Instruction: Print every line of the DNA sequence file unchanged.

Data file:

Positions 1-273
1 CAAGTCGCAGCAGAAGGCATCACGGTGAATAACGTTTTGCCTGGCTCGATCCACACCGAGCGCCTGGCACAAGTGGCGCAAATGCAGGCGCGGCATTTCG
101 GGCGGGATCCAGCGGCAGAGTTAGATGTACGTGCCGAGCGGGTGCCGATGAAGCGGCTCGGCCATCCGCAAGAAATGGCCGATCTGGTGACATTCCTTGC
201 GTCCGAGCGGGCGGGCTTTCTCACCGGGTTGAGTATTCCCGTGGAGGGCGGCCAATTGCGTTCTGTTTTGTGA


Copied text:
Positions 1-273
1 CAAGTCGCAGCAGAAGGCATCACGGTGAATAACGTTTTGCCTGGCTCGATCCACACCGAGCGCCTGGCACAAGTGGCGCAAATGCAGGCGCGGCATTTCG
101 GGCGGGATCCAGCGGCAGAGTTAGATGTACGTGCCGAGCGGGTGCCGATGAAGCGGCTCGGCCATCCGCAAGAAATGGCCGATCTGGTGACATTCCTTGC
201 GTCCGAGCGGGCGGGCTTTCTCACCGGGTTGAGTATTCCCGTGGAGGGCGGCCAATTGCGTTCTGTTTTGTGA